I need tell none of your readers that instead of having a Queen, King, Czar, or Sultan for our ruler, we have a President, chosen from amongst the people by the people. He may belong to the poorest of the poor. He may have been a poor mule driver on a canal bank, as was our late lamented martyred Garfield. No blue blood is required in the veins of our Chief Magistrate. Instead of having to go to a foreign country to get a nondescript to hold that office, ours must be a naturalised citizen, not appointed though hereditary incapacity, but elected by the votes of every man who has attained the age of twenty-one and been five years in the country. Instead of being in power for life, he is only chosen for four years. Instead of doing nothing for his salary, he is commander-in-chief of both army and navy, and bound by oath to do his best to preserve, protect, and defend the laws of his country. Instead of receiving three or four hundred thousand pounds a year, he received ten thousand, and has to keep his own family. When he commits any crime against the laws of his country, he is liable to be removed from office and punished for his offence. He has no power in making or altering laws, for the first article in the Constitution of the United States says:—“All legislative powers herein granted shall be vested in a Congress of the United States, which shall consist of a Senate and House of Representatives.” This Senate consists of two members from each State, making it now seventy-four members. They are chosen for the period of six years. They have the power over the House of Representatives. They deal with what would be called in Great Britain imperial questions. The House of Representatives now have two hundred and forty-five members, chosen for the term of two years. These members make the laws for the different States, subject to the Senate. The members of each House receive a salary of one thousand pounds per annum. For each day’s absence, except when caused by sickness, eight dollars per day is deducted from his salary. Such is a brief and very imperfect sketch of how we are governed in this country.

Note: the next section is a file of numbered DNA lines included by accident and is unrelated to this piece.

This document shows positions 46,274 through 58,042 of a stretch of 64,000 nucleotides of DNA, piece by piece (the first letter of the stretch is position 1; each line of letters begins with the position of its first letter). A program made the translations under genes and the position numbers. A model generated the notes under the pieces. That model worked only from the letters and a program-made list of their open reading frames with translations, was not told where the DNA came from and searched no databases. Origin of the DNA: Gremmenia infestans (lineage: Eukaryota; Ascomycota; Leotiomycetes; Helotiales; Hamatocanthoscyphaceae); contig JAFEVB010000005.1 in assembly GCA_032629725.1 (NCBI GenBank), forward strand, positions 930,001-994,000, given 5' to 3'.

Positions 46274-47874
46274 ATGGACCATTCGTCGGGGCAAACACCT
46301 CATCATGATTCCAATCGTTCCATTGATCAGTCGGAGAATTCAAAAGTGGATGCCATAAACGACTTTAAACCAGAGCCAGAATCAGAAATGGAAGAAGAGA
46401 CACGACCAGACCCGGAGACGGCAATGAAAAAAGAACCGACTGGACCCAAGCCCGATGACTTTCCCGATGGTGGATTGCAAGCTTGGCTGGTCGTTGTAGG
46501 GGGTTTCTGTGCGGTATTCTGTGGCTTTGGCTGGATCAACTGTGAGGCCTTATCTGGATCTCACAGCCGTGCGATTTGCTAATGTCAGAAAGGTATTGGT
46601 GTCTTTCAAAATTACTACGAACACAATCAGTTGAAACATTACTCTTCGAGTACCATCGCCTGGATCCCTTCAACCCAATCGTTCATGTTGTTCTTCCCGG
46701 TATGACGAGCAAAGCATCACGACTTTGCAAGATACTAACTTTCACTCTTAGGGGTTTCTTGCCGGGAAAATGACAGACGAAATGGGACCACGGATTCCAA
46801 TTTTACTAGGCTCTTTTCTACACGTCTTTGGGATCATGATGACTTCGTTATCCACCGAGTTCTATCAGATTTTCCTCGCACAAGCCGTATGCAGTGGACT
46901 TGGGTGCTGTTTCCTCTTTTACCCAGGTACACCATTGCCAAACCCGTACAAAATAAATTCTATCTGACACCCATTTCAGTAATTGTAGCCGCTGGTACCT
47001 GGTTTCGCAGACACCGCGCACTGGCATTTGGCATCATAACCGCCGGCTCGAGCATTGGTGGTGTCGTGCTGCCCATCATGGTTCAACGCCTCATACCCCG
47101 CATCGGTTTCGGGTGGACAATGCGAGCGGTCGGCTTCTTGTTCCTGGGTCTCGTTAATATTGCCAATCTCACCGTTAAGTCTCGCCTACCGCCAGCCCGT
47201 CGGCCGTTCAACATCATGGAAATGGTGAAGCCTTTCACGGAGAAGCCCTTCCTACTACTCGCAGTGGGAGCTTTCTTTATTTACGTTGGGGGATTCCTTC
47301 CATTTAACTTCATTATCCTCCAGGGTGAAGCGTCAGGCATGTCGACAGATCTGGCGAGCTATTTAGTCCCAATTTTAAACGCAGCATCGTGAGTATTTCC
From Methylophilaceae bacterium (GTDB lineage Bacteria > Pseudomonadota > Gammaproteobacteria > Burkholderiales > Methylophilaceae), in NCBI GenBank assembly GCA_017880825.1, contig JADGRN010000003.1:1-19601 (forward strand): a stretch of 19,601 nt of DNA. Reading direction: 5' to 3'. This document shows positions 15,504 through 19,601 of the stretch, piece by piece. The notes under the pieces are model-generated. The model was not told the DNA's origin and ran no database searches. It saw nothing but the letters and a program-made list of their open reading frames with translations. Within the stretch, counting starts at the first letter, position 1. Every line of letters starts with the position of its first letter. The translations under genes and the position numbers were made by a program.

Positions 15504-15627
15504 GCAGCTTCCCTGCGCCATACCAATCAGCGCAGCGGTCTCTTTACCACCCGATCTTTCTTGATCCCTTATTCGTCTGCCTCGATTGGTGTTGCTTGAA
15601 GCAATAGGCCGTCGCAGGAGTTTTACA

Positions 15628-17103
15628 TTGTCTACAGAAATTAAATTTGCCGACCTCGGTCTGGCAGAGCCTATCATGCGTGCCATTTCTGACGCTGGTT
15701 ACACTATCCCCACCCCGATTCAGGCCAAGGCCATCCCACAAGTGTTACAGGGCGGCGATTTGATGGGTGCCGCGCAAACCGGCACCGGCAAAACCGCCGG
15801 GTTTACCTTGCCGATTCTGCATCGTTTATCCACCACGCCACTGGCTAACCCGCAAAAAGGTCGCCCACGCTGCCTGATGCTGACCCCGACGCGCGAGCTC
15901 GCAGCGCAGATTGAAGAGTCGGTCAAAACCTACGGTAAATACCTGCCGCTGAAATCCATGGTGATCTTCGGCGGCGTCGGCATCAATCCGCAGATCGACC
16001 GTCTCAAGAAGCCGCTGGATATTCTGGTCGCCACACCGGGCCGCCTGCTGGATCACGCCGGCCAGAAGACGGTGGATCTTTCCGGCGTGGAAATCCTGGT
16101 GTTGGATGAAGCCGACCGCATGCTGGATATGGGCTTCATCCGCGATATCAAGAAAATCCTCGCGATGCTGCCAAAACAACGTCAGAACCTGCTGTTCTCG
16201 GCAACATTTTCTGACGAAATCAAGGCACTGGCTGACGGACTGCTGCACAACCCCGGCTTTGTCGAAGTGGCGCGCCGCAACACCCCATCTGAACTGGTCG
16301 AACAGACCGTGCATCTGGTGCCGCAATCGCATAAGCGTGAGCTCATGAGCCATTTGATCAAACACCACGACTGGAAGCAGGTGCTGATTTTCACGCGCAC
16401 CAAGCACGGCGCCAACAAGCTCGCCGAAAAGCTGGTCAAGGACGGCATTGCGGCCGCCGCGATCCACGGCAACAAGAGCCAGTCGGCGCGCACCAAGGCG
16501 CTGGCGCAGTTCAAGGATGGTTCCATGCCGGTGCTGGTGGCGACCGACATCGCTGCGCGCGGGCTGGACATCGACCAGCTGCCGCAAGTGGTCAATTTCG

Let us take a glance at the educational condition of the country. Education is not compulsory, but it is free, that is, free from direct school fees; but the people are taxed for it in much the same manner in which you are taxed for your free libraries, only instead of being local, it is national. With the school system you can get all branches of education to your children, from the age of five years up to twenty-one. At the present time there are about ten millions of children and youth under instruction. In 1876 there were three thousand seven hundred public libraries in the States, containing twelve million volumes.